Lesson 6 – Enjoy and savor the journey. Overnight successes are rare. As a newbie to business and to social media, it was easy in the beginning to look at someone’s highlight reel and become discouraged where I was in the process. Here I am a year later, and I have mastered so many of the goals I set for myself, however there are so many I didn’t even scratch the surface on. I am absolutely certain there were things that I could have done differently to propel When Life forward faster, but I have intentionally taken the slower road and have truly enjoyed this chapter of my life. I am learning. I am growing. And I am doing the best I can.
Lesson 7 – It’s not just about you. When building a business and creating content and products for that business, I have learned that it isn’t all about what I like. It isn’t all about what only resonates with me. It is learning to listen to my audience and readers to determine what makes them tick. However, this doesn’t mean that you shouldn’t be true to yourself. It’s about finding a balance between your customer’s needs and the values of your company. I never desired to really branch out and make more than t-shirts, however when customers started asking for more variety there was no reason why I couldn’t find a way to make that happen. It’s like I said before in Lesson 5. Be a sponge. Take in what your audience is saying to you and sift through what is best for both your business and your tribe.
Lesson 8 – Not everyone is going to love you. However, that is okay! I am not going to be everyone’s cup of tea. As a natural people pleaser that was a hard pill to swallow. It has taken me this entire first year to be good with the idea that some people are just not going to love and want to be a part of When Life. I really try to be a positive and uplifting person. That can be a turn off to some people. I am a Christian, which may be something you aren’t interested in hearing about. I write about my children and some people hate reading “Mom” related blog posts. I won’t allow certain language in submitted stories. I turn stories away if the topic is one that would not be of interest to my audience. This used to keep me up at night and make me sick with worry and anxiety. So just remember…if you are going into business, starting a blog, or whatever you feel called to do, just put your big girl undies on and keep in mind that famous quote floating around the internet, “You can’t make everyone happy. You aren’t tacos!”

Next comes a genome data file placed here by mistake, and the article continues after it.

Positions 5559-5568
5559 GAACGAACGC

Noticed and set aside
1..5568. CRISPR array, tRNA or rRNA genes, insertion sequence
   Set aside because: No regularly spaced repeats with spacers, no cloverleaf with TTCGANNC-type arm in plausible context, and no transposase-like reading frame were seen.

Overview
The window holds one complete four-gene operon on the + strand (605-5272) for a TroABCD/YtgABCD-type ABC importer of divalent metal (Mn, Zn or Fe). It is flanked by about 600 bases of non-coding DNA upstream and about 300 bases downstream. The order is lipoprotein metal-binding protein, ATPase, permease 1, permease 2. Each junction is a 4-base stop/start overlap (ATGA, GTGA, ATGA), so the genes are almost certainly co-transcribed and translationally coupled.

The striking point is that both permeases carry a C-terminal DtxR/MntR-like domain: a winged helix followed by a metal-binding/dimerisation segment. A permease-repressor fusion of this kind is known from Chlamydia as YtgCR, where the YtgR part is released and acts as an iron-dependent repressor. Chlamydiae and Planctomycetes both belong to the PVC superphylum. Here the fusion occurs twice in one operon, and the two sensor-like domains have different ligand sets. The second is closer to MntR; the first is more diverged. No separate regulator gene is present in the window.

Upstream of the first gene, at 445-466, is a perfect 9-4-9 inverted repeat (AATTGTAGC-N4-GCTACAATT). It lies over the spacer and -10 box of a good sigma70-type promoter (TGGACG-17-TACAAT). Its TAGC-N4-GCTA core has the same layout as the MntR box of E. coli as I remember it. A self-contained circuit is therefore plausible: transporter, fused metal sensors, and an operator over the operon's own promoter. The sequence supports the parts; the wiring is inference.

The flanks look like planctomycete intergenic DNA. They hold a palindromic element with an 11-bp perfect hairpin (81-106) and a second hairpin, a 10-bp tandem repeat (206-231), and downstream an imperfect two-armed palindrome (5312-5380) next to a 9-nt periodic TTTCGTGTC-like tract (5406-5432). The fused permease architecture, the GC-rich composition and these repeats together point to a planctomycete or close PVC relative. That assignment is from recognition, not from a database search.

Lesson 9 – There are seasons. This is probably THE most important lesson I have learned (and am still learning). I heard this all my life growing up, but it wasn’t until this Spring/Summer that I have truly learned what exactly this means, and looks like, for me. I plan on writing an entire post about what it means to be in a season, but for now I will share with you my motto that I have used to get me through the hardest times in creating an equilibrium between home (particularly raising my children) and owning and operating a business full-time. God did not bless me with 3 children and plant the seed of creating and doing great things with When Life for me to fail at one and succeed at the other. Now let that sink in. I prayed for my children and God gave them to me. They are young, they are in some of the most important years of their lives, one has special needs, exceptions, and abilities, and I am doing the very best I can with them. I also prayed very hard and diligently that God would open doors and give me a way to bless others and hopefully (if not eventually) provide some type of income to my family after I had to leave the only career I knew. The idea for When Life came shortly after that. In the beginning, I seemingly had all the time in the world to write, network, and run my business. However, as Winter turned to Spring this year, the kids started to really have a lot going on…transitions to kindergarten and middle school, staff changes with my oldest at school, doctor visits, field trips, Summer camps…it seemed like it was one thing after the other and the time I would normally devote to writing or creating became less and less. After a lot of prayer, that is when God gave me the beforementioned motto. This is a season. My kids need me right now, so I have less time to devote to business. Does that make me a failure in it? Nope. It has made me stronger and given me peace knowing that while I am busy doing only what I can do as their mother, God is taking care of business while I am out of the office.
Lesson 10 – There really isn’t anything I would rather be doing. End of story. It doesn’t matter if When Life lasts 5 years or 50, I know I am exactly where I am supposed to be. I think that as long as I am where God wants me to be everything will fall into place. I will keep growing and evolving with the seasons. I will have peace and control over my anxiety. I will continue to build on the wonderful friendships I have made and continue to make. And I will continue to be true to you and the values and morals When Life has been built on. The best part? I get to do it with you!
Here's to our future together!